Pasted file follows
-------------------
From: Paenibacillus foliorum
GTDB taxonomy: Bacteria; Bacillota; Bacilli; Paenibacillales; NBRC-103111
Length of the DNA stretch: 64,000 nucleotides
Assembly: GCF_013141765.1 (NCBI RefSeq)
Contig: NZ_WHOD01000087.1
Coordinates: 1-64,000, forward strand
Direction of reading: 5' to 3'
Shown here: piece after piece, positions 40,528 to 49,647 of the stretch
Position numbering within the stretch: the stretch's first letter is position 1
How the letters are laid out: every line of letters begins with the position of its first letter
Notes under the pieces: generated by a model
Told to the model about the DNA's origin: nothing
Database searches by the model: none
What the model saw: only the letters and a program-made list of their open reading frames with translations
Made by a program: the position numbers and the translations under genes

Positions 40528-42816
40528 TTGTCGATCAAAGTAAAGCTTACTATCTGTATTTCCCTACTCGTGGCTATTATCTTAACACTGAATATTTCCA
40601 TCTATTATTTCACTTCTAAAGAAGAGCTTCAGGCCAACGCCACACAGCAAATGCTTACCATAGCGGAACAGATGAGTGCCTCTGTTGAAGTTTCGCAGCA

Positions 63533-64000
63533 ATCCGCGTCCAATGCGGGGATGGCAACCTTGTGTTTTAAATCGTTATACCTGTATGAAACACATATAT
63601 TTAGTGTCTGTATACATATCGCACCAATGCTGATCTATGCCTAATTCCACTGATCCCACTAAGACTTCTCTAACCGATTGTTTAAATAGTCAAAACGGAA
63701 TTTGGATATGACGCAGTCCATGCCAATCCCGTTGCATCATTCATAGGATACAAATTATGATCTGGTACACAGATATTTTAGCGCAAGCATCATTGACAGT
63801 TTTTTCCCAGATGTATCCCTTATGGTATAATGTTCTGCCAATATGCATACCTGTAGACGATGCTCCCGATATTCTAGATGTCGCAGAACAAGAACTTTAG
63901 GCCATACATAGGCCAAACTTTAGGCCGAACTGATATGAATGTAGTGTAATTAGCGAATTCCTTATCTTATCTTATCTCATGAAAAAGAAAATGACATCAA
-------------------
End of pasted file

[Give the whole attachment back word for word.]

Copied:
From: Paenibacillus foliorum
GTDB taxonomy: Bacteria; Bacillota; Bacilli; Paenibacillales; NBRC-103111
Length of the DNA stretch: 64,000 nucleotides
Assembly: GCF_013141765.1 (NCBI RefSeq)
Contig: NZ_WHOD01000087.1
Coordinates: 1-64,000, forward strand
Direction of reading: 5' to 3'
Shown here: piece after piece, positions 40,528 to 49,647 of the stretch
Position numbering within the stretch: the stretch's first letter is position 1
How the letters are laid out: every line of letters begins with the position of its first letter
Notes under the pieces: generated by a model
Told to the model about the DNA's origin: nothing
Database searches by the model: none
What the model saw: only the letters and a program-made list of their open reading frames with translations
Made by a program: the position numbers and the translations under genes

Positions 40528-42816
40528 TTGTCGATCAAAGTAAAGCTTACTATCTGTATTTCCCTACTCGTGGCTATTATCTTAACACTGAATATTTCCA
40601 TCTATTATTTCACTTCTAAAGAAGAGCTTCAGGCCAACGCCACACAGCAAATGCTTACCATAGCGGAACAGATGAGTGCCTCTGTTGAAGTTTCGCAGCA

Positions 63533-64000
63533 ATCCGCGTCCAATGCGGGGATGGCAACCTTGTGTTTTAAATCGTTATACCTGTATGAAACACATATAT
63601 TTAGTGTCTGTATACATATCGCACCAATGCTGATCTATGCCTAATTCCACTGATCCCACTAAGACTTCTCTAACCGATTGTTTAAATAGTCAAAACGGAA
63701 TTTGGATATGACGCAGTCCATGCCAATCCCGTTGCATCATTCATAGGATACAAATTATGATCTGGTACACAGATATTTTAGCGCAAGCATCATTGACAGT
63801 TTTTTCCCAGATGTATCCCTTATGGTATAATGTTCTGCCAATATGCATACCTGTAGACGATGCTCCCGATATTCTAGATGTCGCAGAACAAGAACTTTAG
63901 GCCATACATAGGCCAAACTTTAGGCCGAACTGATATGAATGTAGTGTAATTAGCGAATTCCTTATCTTATCTTATCTCATGAAAAAGAAAATGACATCAA